What happens is that as companies and individuals become less credit worthy, either they stop seeking to borrow and/or their banks won't lend new money to them. And as the process of borrowing slows down, the money supply growth slows down. So despite housing and automobiles being the two major driving forces in any advanced economy, and despite both of those industries being red hot this year, and despite all kinds of fiscal stimulus, M-3 growth has plummeted from 12.25% in 2001 to a mere 3.93% or slightly over 4% on an annualized basis in 2002.

Debt Service costs is Suffocating Demand

As a result of the excessive money creation by Mr. Greenspan the global economy is now in quite a vulnerable position. As Stephen Roach points out, most of the world relies on the U.S. continuing to dig itself deeper and deeper into debt to buy the goods and services produced by the remainder of the world. But like heroin or any other lethal drug, debt eventually becomes life threatening. A glance at the growth of total U.S. debt from all sectors shows that it is growing exponentially while GDP is growing in a straight line over time and at a much slower pace. While debt is rising vertically and GDP grows at 2% if at all, a larger and large percentage of America's cash flow is being siphoned out of the demand side of the economy to repay debt.

Not only that, but when Mr. Greenspan pumped trillions of dollars into the system, he sent irrational signals into the markets such that mal investment 7 became common place. How many hundreds of billions of dollars went up in smoke when so much money was sloshing around in the system served to encourage people to invest in all sorts of fantasy tech telecom stories? Yet, while trillions of dollars have disappeared into "money heaven" the debt from which that money was manufactured, still remains on the collective balance sheet of the American economy. But alas, thanks to mal investment, there is no income flow from which to service it.

Theft & Immorality from the Top Down

From a moral perspective, those who work in jobs closest to the money creation process (i.e. bankers, CEO's and politicians), have "stuck more than their fair share of these newly printed claims against wealth in their own pockets," thus robbing honest hardworking American of they wealth the create with their hands and brains and which is rightfully theirs.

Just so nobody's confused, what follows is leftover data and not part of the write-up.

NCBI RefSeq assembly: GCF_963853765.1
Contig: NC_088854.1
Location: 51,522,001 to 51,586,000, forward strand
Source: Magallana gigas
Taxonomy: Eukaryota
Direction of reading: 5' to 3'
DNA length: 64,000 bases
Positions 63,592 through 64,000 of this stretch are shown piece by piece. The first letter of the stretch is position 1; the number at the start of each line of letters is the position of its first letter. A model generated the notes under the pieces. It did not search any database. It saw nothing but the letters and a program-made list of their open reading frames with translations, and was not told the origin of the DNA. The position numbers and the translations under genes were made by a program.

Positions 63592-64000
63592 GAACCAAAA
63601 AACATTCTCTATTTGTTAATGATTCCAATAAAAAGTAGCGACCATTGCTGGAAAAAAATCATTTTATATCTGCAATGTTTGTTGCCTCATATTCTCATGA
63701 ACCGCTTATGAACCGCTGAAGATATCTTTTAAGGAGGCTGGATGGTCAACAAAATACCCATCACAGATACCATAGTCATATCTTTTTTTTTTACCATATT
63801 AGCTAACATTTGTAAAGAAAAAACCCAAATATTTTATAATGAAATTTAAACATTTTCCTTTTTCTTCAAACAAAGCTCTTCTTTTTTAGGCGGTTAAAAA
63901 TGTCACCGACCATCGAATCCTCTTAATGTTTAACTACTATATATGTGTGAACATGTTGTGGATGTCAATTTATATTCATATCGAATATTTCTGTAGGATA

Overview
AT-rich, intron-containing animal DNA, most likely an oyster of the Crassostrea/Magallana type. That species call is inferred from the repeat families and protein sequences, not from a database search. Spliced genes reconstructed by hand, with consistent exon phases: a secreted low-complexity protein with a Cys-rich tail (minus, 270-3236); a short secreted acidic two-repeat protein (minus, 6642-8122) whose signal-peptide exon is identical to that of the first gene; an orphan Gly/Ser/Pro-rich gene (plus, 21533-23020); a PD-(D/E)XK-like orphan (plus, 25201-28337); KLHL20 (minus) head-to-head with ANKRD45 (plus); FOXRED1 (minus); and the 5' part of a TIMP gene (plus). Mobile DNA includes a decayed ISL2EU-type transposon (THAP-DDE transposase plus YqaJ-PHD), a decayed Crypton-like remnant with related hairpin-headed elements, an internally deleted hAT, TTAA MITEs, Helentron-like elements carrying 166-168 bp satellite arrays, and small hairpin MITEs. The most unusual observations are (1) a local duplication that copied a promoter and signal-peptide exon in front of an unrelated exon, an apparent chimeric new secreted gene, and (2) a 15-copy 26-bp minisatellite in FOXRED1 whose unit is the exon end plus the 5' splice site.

So indeed the American economy is becoming increasingly phony. The real jobs, jobs which create real wealth, are being sent to China in large part because of an overvalued dollar which must be sustained in an attempt to keep our still grossly overvalued financial markets from a complete collapse. Through slight of hand and spin, the Fed Chairman tries to keep Americans spending more than they earn and at the same time convince them and everyone else that doing so is good for the economy even though that process defies every notion of sensible economics, at least over the longer term. America is literally bankrupting itself - indeed it is destroying itself from the inside out.

Keep Americans buying and building house and cars. Never mind if America is no longer generating enough wealth to pay for them. We can always borrow from foreigners. But that too is a lie. Ladies and gentlemen, the U.S. is already broke because to keep the wheels of this economy from falling off we have to enslave ourselves to foreign lenders to the tune of $1.5 billion per day!

If our policy makers can keep a lid on the price of gold, this process may go on a while longer. How long it will take before it is no longer possible to "fool mother nature" remains to be seen. How much gold is left in the U.S. coffers with which they can try to deny reality? No one except perhaps the ESF knows because the U.S. isn't allowing anyone to audit America's gold. It has not been done since the days of Ike and repeated requests for a gold audit have fallen on deaf ears.